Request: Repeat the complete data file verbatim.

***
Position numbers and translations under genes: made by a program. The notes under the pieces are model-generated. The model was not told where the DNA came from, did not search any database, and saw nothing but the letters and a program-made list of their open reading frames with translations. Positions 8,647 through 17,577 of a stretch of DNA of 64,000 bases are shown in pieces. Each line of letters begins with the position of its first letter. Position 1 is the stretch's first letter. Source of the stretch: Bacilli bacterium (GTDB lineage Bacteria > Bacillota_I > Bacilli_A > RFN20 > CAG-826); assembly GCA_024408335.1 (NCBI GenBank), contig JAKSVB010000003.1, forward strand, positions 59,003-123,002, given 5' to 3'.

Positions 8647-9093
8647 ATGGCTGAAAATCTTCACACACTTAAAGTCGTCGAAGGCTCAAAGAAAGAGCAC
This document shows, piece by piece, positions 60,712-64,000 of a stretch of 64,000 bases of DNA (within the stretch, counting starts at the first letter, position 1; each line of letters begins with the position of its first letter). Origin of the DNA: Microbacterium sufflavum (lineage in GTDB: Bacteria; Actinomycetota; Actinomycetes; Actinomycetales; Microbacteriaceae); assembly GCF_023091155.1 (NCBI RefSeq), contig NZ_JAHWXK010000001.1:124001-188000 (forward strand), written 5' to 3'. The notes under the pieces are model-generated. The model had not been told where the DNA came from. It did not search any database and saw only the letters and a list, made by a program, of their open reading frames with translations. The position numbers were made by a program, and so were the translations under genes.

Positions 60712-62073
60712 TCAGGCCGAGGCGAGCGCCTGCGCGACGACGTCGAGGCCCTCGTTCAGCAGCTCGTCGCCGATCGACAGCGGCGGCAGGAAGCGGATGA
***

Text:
Position numbers and translations under genes: made by a program. The notes under the pieces are model-generated. The model was not told where the DNA came from, did not search any database, and saw nothing but the letters and a program-made list of their open reading frames with translations. Positions 8,647 through 17,577 of a stretch of DNA of 64,000 bases are shown in pieces. Each line of letters begins with the position of its first letter. Position 1 is the stretch's first letter. Source of the stretch: Bacilli bacterium (GTDB lineage Bacteria > Bacillota_I > Bacilli_A > RFN20 > CAG-826); assembly GCA_024408335.1 (NCBI GenBank), contig JAKSVB010000003.1, forward strand, positions 59,003-123,002, given 5' to 3'.

Positions 8647-9093
8647 ATGGCTGAAAATCTTCACACACTTAAAGTCGTCGAAGGCTCAAAGAAAGAGCAC
This document shows, piece by piece, positions 60,712-64,000 of a stretch of 64,000 bases of DNA (within the stretch, counting starts at the first letter, position 1; each line of letters begins with the position of its first letter). Origin of the DNA: Microbacterium sufflavum (lineage in GTDB: Bacteria; Actinomycetota; Actinomycetes; Actinomycetales; Microbacteriaceae); assembly GCF_023091155.1 (NCBI RefSeq), contig NZ_JAHWXK010000001.1:124001-188000 (forward strand), written 5' to 3'. The notes under the pieces are model-generated. The model had not been told where the DNA came from. It did not search any database and saw only the letters and a list, made by a program, of their open reading frames with translations. The position numbers were made by a program, and so were the translations under genes.

Positions 60712-62073
60712 TCAGGCCGAGGCGAGCGCCTGCGCGACGACGTCGAGGCCCTCGTTCAGCAGCTCGTCGCCGATCGACAGCGGCGGCAGGAAGCGGATGA